I think a great deal of expectation has been cranked up about these tools in general, and librarians have certainly felt the peer pressure. The amount of publicity a service like Twitter gets, especially with regard to the value of its data whether it be commercial or scholarly, compels librarians to think about trying it. And, Twitter seemed to have caught on overnight, growing exponentially, making the quick win of instant attention derived just by signing up within everyone’s grasp. Essentially, all a librarian has to do is set up a Twitter account, put out a few Tweets and the public response will be instantaneous.

Results, Boy, Results

I understand the pressure exerted to try this new technology, and think that a little experimentation is a good thing. But expectations are no substitute for even the most minimal planning that focuses on objectives and outcomes, regardless of whether a library is just experimenting, testing proof of concept, or launching a live service. In various publications about the evaluation process, a common first step is to answer the question “why?”— in other words, knowing the purpose of evaluation will often identify the necessary method for collecting data.

However, “why” should be asked at the very inception of a service, way before it is implemented—why are we doing this? Answers to this question should provide the basis for the service: its objectives, how it will be delivered (technology), and how success will be measured. For evaluation should not start after the service has been up and running for a while, and it should not be reactive (to stave off threats of budget cuts, or awkward questions from senior management etc). The gathering of the required data should start from the first day of implementation and should be ongoing, as a matter of course.

This is just plain good service sense, whether that service is a homework help club, a book group, an online catalogue, or a Facebook page. It is no different for any service using Web 2.0 tools. So many librarians start out in an experimental mode, but I think the secret hope is to stumble upon a crowd-pleaser with little effort. Essentially, they believe that the technology is the point. But, Web 2.0 is no more the point than any other technology—it’s about the service and what that service means to the community served.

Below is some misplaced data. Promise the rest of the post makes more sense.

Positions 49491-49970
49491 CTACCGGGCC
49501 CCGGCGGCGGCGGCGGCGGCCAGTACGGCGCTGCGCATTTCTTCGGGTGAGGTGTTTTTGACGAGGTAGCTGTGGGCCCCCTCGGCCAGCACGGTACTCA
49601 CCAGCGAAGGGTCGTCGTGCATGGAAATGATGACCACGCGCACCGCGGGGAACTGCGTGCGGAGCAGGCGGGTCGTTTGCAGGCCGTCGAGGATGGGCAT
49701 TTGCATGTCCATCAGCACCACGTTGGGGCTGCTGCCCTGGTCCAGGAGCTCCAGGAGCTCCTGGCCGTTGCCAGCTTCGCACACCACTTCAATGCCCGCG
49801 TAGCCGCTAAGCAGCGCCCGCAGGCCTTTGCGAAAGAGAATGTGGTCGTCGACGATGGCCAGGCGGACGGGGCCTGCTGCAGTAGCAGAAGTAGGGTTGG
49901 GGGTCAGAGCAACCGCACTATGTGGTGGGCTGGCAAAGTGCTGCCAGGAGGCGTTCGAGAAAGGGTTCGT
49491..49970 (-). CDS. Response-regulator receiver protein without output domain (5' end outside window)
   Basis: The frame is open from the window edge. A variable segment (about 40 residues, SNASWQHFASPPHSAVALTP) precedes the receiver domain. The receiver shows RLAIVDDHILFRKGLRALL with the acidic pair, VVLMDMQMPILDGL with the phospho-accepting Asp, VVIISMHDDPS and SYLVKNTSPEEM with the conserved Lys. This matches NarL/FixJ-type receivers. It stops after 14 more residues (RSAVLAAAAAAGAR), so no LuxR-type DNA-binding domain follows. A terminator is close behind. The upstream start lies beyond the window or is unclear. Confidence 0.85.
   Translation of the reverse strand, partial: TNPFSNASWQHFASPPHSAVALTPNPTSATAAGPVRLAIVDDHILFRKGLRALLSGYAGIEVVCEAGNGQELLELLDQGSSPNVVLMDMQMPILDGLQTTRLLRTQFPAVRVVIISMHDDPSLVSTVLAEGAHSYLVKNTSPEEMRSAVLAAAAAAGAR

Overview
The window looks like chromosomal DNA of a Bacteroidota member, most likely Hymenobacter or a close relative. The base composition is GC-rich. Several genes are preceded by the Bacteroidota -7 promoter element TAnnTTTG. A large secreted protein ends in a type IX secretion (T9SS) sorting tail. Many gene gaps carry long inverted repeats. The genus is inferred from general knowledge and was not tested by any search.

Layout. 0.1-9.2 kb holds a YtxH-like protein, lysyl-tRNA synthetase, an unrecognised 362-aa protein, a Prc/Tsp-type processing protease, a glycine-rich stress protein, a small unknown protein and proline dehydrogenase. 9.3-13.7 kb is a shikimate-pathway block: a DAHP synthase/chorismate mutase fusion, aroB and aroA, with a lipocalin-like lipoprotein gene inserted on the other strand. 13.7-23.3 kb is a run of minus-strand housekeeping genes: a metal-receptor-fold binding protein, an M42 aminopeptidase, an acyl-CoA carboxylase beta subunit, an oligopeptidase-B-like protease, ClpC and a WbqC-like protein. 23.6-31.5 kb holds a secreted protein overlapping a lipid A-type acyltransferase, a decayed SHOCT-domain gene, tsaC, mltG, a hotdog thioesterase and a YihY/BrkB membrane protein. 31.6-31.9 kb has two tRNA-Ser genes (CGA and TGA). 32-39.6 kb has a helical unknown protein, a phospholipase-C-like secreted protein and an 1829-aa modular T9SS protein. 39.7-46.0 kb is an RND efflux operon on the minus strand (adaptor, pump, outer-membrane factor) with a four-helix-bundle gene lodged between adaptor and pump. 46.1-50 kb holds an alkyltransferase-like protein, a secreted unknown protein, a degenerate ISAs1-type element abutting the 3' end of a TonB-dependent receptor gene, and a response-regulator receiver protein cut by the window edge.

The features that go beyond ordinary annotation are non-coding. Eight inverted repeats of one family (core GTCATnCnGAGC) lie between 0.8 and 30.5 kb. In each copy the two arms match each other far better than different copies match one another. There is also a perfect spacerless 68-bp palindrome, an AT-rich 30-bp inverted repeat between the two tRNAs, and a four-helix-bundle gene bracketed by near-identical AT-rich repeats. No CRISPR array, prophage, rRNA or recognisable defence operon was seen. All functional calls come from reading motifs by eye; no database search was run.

And, service development should start with critical success factors against which impact on the community can be measured. With Web 2.0 tools, the confusion of what and how to evaluate arises from the original objectives of the tools, including how users measure success. For social networking sites like Twitter or Facebook, users measure success by counting the 3Fs: ‘followers’ ‘fans’ ‘friends’. In addition, there are activities such as posts, tagging, ‘likes’, ‘retweets’, online games, and any one of a number of ways users indicate that they are reading, are interested, and want to share.

Librarians also evaluate success in terms of numbers: hits or visits on the webpage, registered users, reserves, etc. However, when they come to services like Facebook or Twitter, it is often difficult to translate the social activities and membership into anything of significance to library service (except for those pages that include local or WorldCat search capability, where searches and access can be counted). I have looked at a number of these pages, and frequently the numbers do not equate to anything meaningful, unless it is accepted that small numbers signify lack of a significant network or interest.

So, if numbers are required as a marker of success, which is often the case for public libraries, then the use of blogs, wikis, and especially social networking services must be very focused: not just to encourage participation but to ensure relevance and success. If we accept that it is the service and its support of users going about their business that should be the focus, and not the gratuitous use of technology because it is new, then what we need to identify is the service, the purpose of the service, and what success looks like.

For instance, the library wants to start a reading group for the housebound: a virtual book group sounds like a good idea, and a number of Web 2.0 tools can support this activity. In this case, critical success factors could include:

• everybody in the book club to be signed on as a friend to a Facebook page;
• a calendar of events to be created and sign up to an RSS feed of events to be encouraged;
• one book discussion meeting a month to be held on Facebook;
• an agreed level of participation that is considered successful (maybe based on how many “show up” for book discussions), etc.

Evaluation is this simple, and it is eminently measurable – a thriving book discussion group on Facebook, which opens this library activity up to the housebound and physically challenged. This is what success looks like for our book discussion club, and it can be measured, whether the days are early or late.

Continued in Part 2

Posted in Evaluation, Guest-blog, Web 2.0 | 2 Comments »